And here America can serve as an example—as to some extent it is doing already—with its far larger Catholic and Christian base; its sense of vigor and enterprise; its Catholic colleges and institutes of various kinds; and its publishing network of magazines, newsletters, books, pamphlets, and more. We badly need information with which to launch counterattacks when there is crude and inaccurate information in the mass media; merely shouting down our opponents won’t work, even if we thought we should or could do it, but ignoring them won’t work either.
I sense that the only way forward is for us, as individuals—and, more usefully, as organized groups—to assert ourselves. The most irritating thing of all is not really the battle in the TV studio but the bland and well-intentioned comments afterward from fellow Christians who say that they don’t like to speak up, but they did think I was given a tough time. Veteran Christian campaigner Mary Whitehouse, who waged many a courageous battle against pornography in the 1960s and 1970s, told me that the one thing she found annoying was the sort of person who would sidle up on recognizing her and say something like, “I’m not one to speak out publicly, but I’d just like to say that I do actually agree with you.” It sounds ungracious not to be thankful for such support, but, like Whitehouse, I find it grates after a while, especially as the person concerned always seems to be so pleased with his or her non-activity and sense of conferring a pacifist’s noble blessing on a belligerent soldier.
Sorry, but this is not a time for noncombatants in the culture wars. Rather than whisper support to me privately, why not stick up for our common Faith and values with a quick letter to the editor, a donation to a group campaigning on this issue, or—while recognizing that this is not for everyone— membership in some group that is trying to tackle the issue?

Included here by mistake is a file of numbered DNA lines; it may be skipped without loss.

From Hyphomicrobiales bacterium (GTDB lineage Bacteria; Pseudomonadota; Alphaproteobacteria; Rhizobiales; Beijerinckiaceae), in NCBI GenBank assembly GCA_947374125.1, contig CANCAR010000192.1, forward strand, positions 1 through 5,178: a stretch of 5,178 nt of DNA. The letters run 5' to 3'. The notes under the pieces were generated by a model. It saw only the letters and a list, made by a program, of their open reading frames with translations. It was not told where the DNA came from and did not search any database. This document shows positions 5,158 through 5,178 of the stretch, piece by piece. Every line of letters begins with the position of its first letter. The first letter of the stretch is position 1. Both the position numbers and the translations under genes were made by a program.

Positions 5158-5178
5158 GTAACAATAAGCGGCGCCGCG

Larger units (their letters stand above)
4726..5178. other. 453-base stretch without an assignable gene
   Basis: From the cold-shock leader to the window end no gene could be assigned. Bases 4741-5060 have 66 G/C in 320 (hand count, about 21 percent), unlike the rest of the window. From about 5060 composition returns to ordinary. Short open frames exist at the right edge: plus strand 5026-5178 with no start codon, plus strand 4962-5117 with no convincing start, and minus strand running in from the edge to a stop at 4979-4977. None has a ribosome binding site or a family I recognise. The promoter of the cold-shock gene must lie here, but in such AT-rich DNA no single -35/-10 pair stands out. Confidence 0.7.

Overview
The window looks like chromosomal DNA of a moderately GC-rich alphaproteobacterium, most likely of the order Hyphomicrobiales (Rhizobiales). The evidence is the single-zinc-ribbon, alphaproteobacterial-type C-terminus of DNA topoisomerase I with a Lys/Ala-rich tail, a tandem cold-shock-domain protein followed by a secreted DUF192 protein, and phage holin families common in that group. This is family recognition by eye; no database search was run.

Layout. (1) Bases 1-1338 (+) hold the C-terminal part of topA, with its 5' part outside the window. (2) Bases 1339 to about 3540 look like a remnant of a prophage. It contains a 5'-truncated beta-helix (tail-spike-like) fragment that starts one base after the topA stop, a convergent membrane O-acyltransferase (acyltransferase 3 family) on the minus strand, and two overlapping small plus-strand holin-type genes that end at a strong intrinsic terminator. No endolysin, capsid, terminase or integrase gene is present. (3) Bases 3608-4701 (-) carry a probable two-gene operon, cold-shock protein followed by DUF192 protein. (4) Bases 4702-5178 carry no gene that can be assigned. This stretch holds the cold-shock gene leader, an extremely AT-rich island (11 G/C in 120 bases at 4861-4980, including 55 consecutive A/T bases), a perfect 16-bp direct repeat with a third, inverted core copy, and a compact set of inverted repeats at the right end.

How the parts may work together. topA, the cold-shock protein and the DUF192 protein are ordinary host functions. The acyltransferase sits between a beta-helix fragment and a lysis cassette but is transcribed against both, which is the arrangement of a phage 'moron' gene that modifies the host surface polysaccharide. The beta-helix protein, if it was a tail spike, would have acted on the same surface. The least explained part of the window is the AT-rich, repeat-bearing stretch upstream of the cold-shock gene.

Perhaps, as some gleefully suggest, it’s all going to get worse, and what we are seeing now is the opening salvo of a campaign that will result in a retreat by the Church to the catacombs. If that’s the way ahead, we shouldn’t hurry there. Here in Britain we have a special heritage: The priest-hides in old manor houses and secret messages passed from cottage to cottage during the Reformation were not through choice but necessity, and the message of St. Edmund Campion and other heroes was of forthright battle, not of retreat. His secret printing press produced pamphlets challenging untruths, presenting Catholic doctrine, rejoicing in the debate. That’s the example to follow. If you met him this evening, and he asked, “How’s it going in England now?,” would it be adequate to answer, “Well, it’s all rather difficult, so I find it best to keep quiet”?